The old adage that "one must learn from the past or else be condemned to repeat it" may turn out to be more prescient than astute today. Microsoft Research's Eric Horvitz and Technion-Israel Institute of Technology's Kira Radinsky have announced the creation of a new software system that they used to scan and analyze 22 years of New York Times articles prior to its connecting content to events that transpired years later.
"The system [is] able to 'learn' correlations between events by looking at sequences of stories in particular places," relayed The Verge's Adi Robertson. "[I]f an article was published about a drought in one place, for example, there was an 18 percent chance of a drought being reported there later. And both droughts and storms can lead to cholera outbreaks."
Though Robertson admits that this concept isn't exactly unique, the practicality of Horvitz's and Radinsky's entry into the realm of systematic prognostication could be employed to determine the timing of forthcoming disasters/crises affecting millions. Potentially detectable patterns in history, if one were to be so audacious, might be able to help the software detect earthquakes or, as Robertson suggests, a mine collapse.
In addition to the New York Times, Horvitz's and Radinsky's system has also set its computer sights on archives culled from nearly 100 Web sources such as Wikipedia.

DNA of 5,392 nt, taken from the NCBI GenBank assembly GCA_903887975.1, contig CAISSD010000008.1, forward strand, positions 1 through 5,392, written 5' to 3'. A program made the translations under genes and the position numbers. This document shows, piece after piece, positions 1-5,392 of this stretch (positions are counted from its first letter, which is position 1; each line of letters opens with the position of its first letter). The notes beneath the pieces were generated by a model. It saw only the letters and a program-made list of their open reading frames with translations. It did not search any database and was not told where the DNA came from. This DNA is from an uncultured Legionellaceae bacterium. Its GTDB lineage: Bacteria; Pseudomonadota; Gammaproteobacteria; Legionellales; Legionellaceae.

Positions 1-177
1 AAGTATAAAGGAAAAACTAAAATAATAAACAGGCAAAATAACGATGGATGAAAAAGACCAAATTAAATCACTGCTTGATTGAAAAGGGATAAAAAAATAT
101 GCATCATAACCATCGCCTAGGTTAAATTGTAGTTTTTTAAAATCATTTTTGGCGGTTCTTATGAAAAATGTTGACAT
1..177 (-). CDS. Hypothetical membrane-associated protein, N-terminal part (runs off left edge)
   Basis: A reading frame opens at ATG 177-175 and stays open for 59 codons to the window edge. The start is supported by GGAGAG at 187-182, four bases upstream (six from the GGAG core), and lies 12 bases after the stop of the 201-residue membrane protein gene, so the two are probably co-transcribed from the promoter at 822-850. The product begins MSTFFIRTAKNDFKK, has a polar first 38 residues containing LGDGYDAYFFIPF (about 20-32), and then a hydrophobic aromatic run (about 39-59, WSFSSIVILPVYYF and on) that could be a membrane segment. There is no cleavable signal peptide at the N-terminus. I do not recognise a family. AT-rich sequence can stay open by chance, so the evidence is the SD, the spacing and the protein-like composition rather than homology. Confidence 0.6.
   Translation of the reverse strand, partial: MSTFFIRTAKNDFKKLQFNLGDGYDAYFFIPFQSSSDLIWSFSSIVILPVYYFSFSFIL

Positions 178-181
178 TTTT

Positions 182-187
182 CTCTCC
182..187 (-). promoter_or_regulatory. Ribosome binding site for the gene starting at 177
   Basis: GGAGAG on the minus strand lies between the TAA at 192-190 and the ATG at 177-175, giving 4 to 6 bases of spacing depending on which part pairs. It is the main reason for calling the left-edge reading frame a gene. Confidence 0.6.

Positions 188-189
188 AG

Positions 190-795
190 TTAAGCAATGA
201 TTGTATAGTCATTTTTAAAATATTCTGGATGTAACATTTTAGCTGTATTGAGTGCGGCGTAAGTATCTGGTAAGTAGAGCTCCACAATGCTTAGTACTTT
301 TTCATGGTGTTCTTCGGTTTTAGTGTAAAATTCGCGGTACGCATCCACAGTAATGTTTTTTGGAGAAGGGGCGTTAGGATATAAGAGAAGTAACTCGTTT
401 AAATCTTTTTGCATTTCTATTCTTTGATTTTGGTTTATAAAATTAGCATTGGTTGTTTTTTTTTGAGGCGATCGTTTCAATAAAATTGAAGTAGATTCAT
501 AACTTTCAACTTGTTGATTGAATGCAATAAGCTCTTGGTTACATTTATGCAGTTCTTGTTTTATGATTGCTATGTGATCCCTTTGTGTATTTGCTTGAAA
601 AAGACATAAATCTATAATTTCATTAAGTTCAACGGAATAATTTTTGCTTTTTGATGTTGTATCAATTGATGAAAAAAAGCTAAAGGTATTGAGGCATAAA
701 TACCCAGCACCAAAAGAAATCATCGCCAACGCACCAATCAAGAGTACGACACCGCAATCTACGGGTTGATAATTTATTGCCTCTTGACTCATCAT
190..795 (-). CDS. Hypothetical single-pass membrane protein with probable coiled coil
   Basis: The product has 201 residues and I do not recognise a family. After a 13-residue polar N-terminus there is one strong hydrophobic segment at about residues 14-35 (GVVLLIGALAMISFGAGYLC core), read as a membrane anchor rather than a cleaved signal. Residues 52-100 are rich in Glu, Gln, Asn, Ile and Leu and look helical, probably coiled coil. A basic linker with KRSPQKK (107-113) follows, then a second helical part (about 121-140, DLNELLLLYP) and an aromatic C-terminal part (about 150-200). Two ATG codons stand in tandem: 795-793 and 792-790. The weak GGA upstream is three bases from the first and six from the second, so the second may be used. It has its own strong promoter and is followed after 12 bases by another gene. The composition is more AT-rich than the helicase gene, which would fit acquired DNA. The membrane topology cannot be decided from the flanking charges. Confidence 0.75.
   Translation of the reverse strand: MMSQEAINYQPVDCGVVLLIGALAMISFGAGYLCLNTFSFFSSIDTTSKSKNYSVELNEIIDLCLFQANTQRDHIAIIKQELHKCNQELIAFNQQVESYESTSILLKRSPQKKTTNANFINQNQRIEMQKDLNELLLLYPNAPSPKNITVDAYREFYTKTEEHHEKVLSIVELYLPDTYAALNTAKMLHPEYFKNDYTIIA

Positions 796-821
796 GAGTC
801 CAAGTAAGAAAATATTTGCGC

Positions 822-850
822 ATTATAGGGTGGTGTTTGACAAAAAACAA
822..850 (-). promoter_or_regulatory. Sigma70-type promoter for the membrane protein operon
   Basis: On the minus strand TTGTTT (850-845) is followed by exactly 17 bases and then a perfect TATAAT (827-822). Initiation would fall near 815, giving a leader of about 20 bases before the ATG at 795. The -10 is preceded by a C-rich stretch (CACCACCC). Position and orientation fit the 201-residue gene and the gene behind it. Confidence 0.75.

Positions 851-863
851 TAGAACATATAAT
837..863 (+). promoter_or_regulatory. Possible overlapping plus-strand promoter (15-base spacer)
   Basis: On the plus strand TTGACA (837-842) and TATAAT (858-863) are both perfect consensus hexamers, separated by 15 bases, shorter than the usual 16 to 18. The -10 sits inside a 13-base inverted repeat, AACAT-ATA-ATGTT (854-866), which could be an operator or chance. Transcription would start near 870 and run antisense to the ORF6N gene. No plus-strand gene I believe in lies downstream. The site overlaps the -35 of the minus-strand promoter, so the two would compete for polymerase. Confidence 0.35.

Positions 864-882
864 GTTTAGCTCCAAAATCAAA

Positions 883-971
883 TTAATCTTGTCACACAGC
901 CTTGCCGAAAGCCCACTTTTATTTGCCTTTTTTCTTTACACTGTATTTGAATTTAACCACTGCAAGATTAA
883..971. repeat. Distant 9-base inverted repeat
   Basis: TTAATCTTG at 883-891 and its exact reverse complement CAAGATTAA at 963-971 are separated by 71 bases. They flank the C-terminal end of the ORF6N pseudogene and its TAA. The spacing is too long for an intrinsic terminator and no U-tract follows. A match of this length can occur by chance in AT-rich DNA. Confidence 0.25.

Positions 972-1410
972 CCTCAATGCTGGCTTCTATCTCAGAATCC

If what the duo is doing sounds too close to the irrational stuff of sci-fi, consider that there's already similar systems available for use such as Recorded Future - "The Best Intelligence Analysis Tool for Open Web Sources."
CNN's Laura Hazard adds that information garnered from Twitter and Google has been utilized in the past to track flu epidemics.
The components of the system that make it at least somewhat viable in the mind of Hazard include its abilities to:
- "learn" from patterns and data
- remain, as software rather than a human being limited by natural needs, "tireless" in study
- have a lack of bias by merely processing data mathematically as opposed to consciously/unconsciously parsing with a human's innate tendency for subjectivity
- access far vaster sources of information than its human counterpart imprisoned in a material realm of mediation by libraries, microfilm, computer consoles, etc.
"Eventually," Horvitz told the MIT Technology Review, "this kind of work will start to have an influence on how things go for people."